Oman_Amicus_20120921

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					Case: 12-2807   Document: 114      Page: 1     09/21/2012     727404     28




          United States Court of Appeals
                                  for the

                         Second Circuit
        WNET, THIRTEEN, FOX TELEVISION STATIONS, INC.,
    TWENTIETH CENTURY FOX FILM CORPORATION, WPIX, INC.,
   UNIVISION TELEVISION GROUP, INC., THE UNIVISION NETWORK
    LIMITED PARTNERSHIP and PUBLIC BROADCASTING SERVICE,
                                    Plaintiffs-Counter-Defendants-Appellants,
                                - v. –
   AEREO, INCORPORATED, f/k/a BAMBOOM LABS, INCORPORATED,
                                       Defendant-Counter-Claimant-Appellee.
             (For Continuation of Caption See Inside Cover)

       ON APPEAL FROM THE UNITED STATES DISTRICT COURT
           FOR THE SOUTHERN DISTRICT OF NEW YORK


BRIEF OF AMICUS CURIAE RALPH OMAN, FORMER REGISTER
         OF COPYRIGHTS OF THE UNITED STATES

                              RALPH OMAN
                              PRAVEL PROFESSORIAL LECTURER IN
                              INTELLECTUAL PROPERTY AND PATENT LAW
                              THE GEORGE WASHINGTON UNIVERSITY LAW SCHOOL
                              2000 H Street, NW, E403
                              Washington, DC 20052
                              (202) 994-2122
                              roman@law.gwu.edu
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      AMERICAN BROADCASTING COMPANIES, INC., DISNEY
  ENTERPRISES, INC., CBS BROADCASTING INC., CBS STUDIOS INC.,
   NBCUNIVERSAL MEDIA, LLC, NBC STUDIOS, LLC, UNIVERSAL
  NETWORK TELEVISION, LLC, TELEMUNDO NETWORK GROUP LLC
                and WNJU-TV BROADCASTING LLC,
                               Plaintiffs-Counter-Defendants-Appellants,
                             - v. –
                          AEREO, INC.,
                                  Defendant-Counter-Claimant-Appellee.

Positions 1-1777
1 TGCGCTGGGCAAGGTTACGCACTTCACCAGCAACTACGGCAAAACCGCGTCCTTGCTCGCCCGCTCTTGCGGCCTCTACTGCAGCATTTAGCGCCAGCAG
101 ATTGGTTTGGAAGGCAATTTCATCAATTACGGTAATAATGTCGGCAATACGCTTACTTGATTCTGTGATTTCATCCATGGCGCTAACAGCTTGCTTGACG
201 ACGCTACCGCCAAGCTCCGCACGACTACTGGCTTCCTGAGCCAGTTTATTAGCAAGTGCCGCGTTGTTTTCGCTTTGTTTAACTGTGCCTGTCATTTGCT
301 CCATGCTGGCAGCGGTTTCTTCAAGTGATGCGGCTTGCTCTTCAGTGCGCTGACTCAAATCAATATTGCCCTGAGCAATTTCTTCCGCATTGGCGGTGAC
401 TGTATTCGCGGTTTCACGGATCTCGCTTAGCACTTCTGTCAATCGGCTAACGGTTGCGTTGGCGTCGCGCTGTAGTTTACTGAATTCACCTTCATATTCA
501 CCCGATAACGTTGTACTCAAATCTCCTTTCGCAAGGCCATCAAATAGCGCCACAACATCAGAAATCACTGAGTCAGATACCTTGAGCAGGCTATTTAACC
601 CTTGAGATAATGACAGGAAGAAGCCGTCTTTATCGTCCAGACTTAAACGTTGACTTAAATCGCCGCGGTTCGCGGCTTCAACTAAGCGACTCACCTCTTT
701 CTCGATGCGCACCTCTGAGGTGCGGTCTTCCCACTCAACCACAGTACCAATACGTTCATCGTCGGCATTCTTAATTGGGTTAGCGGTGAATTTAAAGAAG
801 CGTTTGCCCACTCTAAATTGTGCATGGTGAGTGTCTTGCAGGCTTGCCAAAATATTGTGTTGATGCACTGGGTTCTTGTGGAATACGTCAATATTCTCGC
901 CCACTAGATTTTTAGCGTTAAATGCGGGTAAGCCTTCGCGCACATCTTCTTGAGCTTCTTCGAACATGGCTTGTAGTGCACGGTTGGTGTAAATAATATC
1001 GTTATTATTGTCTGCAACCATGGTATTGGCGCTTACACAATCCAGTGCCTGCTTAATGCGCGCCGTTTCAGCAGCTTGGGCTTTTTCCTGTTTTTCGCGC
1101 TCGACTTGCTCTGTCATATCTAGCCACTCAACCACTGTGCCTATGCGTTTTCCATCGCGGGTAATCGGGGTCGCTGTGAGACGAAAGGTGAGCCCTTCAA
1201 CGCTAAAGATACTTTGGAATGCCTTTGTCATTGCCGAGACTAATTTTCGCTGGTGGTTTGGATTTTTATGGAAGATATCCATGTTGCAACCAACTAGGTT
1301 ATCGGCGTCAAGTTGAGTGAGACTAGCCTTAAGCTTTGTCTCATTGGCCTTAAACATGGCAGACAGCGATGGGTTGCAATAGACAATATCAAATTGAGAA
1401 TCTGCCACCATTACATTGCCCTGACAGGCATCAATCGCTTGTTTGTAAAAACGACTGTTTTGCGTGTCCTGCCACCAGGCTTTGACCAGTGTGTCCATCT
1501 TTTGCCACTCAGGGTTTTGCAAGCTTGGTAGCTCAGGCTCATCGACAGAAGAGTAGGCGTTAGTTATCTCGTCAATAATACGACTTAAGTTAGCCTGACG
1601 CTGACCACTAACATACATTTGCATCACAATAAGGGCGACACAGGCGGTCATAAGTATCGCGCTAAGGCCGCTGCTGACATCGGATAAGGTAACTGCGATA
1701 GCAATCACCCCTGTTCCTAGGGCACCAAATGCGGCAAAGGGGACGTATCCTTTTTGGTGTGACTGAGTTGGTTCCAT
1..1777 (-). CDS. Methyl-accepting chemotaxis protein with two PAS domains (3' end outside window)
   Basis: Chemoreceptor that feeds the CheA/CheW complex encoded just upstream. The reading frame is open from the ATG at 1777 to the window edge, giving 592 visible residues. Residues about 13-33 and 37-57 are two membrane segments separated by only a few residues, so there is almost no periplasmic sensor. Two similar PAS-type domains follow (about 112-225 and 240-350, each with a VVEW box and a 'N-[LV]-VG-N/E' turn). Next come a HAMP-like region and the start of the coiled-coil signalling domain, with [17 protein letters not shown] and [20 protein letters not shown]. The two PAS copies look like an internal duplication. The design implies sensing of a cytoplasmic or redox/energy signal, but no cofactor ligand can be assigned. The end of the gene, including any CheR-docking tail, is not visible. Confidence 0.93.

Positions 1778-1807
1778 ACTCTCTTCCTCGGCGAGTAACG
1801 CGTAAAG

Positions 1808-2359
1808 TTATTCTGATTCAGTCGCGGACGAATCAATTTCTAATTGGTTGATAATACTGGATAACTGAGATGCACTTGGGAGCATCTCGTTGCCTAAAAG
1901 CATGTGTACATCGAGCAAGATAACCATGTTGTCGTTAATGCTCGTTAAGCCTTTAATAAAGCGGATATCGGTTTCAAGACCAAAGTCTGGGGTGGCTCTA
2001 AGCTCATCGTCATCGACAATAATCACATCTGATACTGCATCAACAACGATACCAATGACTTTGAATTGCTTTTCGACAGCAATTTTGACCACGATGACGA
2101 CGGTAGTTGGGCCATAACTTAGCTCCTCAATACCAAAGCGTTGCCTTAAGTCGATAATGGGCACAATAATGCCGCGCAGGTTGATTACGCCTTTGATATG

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                                     TABLE OF CONTENTS

                                                                                                          Page

I.        STATEMENT OF INTEREST ............................................................ 1

II.       ARGUMENT........................................................................................ 3

     A.       Introduction ..................................................................................... 3

     B.       The Copyright Act Should Be Interpreted In Keeping With The
              Act’s Broad Objectives. .................................................................. 8

     C.       Cablevision Should Be Limited To Its Facts. ............................... 18

III.      CONCLUSION .................................................................................. 21




                                                        i
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                                  TABLE OF AUTHORITIES

CASES
Am. Broad. Cos., Inc. v. Aereo, Inc., Nos. 12 Civ. 1540 (AJN), 12
  Civ. 1543, 2012 WL 2848158 (S.D.N.Y. July 11, 2012)...................................18

Cartoon Network LP v. CSC Holdings, Inc., 536 F.3d 121 (2d Cir.
  2008) (“Cablevision”)..................................................................................passim

Eastern Microwave, Inc. v. Doubleday Sports, Inc., 691 F.2d 125 (2d
  Cir. 1982)............................................................................................................13

Fortnightly Corp. v. United Artists Television, 392 U.S. 390 (1968) .....................10

Harper & Row Publishers v. Nation Enters., 471 U.S. 539 (1985) ..........................9